The biological importance of large scale intramolecular motions is obvious. Such motions are an essential part of protein folding, the binding of ligands by proteins, and allosteric effects in enzymes. They are important in a variety of interactions between macromolecules, including the aggregation of antibodies (Yguerabide, Epstein & Stryer, 1970; Hanson, Yguerabide & Schumaker, 1985), the formation of the protein coat of viruses (Harrison, 1978), muscle contraction (Huxley, 1969; Harrington, 1971; Harvey & Cheung, 1982; Eisenberg & Hill, 1985), and the packaging of DNA in the nucleosome (Olins & Olins, 1974; Kornberg, 1974; Levitt, 1978; Sussman & Trifonov, 1978). They may be coupled to local intramolecular motions of the kind described in chapter 6, for example in the repuckering of sugars accompanying the transitions between the A, B and Z conformations in DNA, or in the formation of the environments necessary for some local structural transitions.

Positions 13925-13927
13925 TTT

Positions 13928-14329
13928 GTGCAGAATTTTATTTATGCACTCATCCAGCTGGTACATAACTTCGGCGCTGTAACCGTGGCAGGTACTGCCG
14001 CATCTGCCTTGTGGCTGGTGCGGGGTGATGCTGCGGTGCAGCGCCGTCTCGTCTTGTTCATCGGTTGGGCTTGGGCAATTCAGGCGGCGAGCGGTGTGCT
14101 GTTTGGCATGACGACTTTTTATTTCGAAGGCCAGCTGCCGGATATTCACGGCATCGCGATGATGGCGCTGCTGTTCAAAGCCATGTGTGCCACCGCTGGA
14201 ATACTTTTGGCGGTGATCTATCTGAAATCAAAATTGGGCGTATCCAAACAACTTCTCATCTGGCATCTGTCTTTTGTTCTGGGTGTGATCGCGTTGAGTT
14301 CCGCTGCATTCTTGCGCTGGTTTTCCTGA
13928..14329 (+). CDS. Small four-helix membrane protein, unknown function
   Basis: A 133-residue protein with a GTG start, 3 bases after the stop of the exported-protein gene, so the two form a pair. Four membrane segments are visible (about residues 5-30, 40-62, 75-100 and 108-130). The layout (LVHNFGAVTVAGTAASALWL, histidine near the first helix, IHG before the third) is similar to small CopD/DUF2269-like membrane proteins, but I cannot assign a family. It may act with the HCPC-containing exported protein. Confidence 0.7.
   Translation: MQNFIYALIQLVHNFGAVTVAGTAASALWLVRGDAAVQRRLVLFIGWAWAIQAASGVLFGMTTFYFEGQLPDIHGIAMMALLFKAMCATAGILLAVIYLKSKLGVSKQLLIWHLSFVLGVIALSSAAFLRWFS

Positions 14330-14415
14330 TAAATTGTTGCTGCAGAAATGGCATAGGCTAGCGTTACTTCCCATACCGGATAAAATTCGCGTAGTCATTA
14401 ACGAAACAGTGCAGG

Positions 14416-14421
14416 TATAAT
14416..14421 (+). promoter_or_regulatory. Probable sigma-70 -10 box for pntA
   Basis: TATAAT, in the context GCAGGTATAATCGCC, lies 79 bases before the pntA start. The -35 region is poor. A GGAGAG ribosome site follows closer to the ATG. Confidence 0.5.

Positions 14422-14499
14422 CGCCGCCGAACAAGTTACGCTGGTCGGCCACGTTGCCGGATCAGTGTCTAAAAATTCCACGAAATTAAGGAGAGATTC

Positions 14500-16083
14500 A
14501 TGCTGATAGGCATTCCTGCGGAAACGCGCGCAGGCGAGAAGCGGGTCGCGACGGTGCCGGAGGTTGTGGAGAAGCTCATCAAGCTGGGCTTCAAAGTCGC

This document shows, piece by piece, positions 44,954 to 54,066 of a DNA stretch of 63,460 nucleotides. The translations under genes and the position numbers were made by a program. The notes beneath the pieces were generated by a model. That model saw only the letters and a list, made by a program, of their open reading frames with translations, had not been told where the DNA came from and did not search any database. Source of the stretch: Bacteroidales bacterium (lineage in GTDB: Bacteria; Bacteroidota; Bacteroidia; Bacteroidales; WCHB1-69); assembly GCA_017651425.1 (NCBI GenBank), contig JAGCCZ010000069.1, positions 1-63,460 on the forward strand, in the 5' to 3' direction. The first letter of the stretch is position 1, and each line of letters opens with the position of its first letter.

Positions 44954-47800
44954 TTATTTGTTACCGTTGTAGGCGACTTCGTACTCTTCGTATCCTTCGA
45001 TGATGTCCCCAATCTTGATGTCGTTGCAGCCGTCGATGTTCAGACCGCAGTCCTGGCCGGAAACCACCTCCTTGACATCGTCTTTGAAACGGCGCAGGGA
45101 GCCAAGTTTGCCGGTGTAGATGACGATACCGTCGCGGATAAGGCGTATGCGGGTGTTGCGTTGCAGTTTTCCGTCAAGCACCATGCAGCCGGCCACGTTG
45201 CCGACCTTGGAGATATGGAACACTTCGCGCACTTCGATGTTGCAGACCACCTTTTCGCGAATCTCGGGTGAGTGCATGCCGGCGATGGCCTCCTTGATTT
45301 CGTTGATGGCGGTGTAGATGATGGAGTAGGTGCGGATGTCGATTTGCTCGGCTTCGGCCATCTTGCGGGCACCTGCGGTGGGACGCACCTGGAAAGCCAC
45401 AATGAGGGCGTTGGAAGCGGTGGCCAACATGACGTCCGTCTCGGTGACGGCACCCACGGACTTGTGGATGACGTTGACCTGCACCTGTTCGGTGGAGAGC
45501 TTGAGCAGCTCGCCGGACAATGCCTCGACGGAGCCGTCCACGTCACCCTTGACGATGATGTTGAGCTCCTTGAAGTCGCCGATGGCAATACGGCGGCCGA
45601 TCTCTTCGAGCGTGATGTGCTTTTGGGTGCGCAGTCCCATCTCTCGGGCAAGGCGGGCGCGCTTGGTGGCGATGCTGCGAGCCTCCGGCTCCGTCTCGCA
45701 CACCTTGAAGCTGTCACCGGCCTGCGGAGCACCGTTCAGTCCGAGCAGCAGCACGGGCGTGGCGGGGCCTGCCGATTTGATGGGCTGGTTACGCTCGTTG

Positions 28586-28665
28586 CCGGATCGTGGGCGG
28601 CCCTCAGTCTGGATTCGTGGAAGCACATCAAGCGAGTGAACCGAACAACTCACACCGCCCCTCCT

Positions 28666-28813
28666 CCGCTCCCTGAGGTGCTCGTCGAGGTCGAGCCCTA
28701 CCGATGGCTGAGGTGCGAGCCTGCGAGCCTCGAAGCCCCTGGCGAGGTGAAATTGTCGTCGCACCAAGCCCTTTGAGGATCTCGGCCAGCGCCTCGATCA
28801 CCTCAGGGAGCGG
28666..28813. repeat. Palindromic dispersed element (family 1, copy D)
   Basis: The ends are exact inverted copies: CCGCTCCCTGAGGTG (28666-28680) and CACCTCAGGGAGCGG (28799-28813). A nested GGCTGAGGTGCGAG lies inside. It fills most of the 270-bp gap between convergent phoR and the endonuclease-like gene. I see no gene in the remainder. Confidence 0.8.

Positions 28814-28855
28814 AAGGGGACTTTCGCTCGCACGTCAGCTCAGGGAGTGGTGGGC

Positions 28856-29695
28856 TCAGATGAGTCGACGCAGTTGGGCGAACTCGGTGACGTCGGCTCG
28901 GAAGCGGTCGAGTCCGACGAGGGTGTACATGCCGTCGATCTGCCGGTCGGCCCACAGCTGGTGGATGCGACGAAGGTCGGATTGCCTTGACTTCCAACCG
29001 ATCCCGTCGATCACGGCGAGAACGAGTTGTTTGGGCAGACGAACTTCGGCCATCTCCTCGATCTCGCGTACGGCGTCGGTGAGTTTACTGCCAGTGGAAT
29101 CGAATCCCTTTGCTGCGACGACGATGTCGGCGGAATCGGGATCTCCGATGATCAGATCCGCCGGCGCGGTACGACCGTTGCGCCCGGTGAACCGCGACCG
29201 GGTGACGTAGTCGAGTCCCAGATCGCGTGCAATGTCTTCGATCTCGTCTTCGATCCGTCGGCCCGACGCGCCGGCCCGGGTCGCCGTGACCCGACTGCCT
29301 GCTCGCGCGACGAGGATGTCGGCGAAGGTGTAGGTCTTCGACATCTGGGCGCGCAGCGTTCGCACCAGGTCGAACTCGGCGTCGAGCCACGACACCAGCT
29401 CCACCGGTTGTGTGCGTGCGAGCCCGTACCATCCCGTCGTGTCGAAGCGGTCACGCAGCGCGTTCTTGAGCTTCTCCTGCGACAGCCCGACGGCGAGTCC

Motions that involve most or all of the atoms in a macromolecule occur over a wide range of time scales. The fastest of these motions are small amplitude vibrations whose characteristic times in the absence of solvent (determined from normal mode calculations) may range up to 10 ps. When the effects of solvent are included, the time scale can increase substantially, because the motions are no longer free, undamped oscillations. The time scale will depend on such factors as the masses of the molecular fragments, the elastic force opposing the motion, the friction due to the solvent, and the relative magnitudes of the inertial and viscous forces in the solvent dynamics (the Reynolds number).